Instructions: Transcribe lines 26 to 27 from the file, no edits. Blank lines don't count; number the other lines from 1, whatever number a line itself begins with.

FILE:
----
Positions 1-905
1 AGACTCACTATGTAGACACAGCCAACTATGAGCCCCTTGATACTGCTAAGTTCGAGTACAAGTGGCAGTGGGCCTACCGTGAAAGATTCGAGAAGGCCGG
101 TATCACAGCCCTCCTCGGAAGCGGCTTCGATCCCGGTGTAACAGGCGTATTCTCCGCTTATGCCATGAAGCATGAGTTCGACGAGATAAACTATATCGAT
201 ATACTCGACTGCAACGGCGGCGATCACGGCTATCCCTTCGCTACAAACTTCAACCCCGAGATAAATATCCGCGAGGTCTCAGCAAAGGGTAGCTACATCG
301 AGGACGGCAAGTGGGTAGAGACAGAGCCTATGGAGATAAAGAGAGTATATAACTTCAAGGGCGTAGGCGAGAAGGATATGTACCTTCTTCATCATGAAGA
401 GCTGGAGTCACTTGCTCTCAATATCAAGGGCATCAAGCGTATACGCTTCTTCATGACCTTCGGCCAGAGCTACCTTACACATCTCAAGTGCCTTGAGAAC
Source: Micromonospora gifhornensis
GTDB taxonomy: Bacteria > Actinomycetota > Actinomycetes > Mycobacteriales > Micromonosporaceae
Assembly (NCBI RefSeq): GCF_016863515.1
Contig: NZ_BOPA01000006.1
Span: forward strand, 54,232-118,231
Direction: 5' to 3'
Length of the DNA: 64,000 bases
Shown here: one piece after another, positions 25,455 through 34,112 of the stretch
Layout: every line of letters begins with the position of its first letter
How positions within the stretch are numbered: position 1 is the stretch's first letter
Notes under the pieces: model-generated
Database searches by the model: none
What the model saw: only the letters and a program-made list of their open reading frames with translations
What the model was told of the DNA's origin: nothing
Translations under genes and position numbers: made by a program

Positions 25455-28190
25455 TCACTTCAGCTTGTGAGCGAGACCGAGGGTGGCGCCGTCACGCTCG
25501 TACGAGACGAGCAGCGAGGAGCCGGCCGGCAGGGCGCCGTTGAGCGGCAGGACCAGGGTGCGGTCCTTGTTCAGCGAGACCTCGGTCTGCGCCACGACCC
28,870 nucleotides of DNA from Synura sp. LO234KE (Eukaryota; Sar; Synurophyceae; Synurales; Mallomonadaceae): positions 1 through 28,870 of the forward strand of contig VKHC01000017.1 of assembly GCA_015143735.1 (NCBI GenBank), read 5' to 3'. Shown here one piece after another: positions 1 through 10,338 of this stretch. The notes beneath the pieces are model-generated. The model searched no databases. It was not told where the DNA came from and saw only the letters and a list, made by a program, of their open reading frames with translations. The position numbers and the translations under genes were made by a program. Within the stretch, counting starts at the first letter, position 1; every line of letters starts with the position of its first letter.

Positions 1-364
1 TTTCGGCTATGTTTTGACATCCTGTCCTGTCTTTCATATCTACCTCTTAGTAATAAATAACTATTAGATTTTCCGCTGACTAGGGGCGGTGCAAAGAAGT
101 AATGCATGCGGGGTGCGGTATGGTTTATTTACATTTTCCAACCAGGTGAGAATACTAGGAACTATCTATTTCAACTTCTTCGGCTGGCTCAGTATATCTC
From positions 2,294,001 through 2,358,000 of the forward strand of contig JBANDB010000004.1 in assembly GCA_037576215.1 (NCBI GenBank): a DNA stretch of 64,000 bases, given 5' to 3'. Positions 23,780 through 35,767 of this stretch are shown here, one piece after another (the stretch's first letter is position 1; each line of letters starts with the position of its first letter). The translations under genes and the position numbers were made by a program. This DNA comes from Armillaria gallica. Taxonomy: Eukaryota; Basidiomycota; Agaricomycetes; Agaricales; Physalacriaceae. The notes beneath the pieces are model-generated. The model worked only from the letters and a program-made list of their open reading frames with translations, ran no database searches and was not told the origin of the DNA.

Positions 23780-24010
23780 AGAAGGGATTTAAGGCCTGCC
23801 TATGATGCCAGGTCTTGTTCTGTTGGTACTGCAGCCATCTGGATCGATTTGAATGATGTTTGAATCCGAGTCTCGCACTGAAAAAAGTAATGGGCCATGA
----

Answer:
Positions 1-364
1 TTTCGGCTATGTTTTGACATCCTGTCCTGTCTTTCATATCTACCTCTTAGTAATAAATAACTATTAGATTTTCCGCTGACTAGGGGCGGTGCAAAGAAGT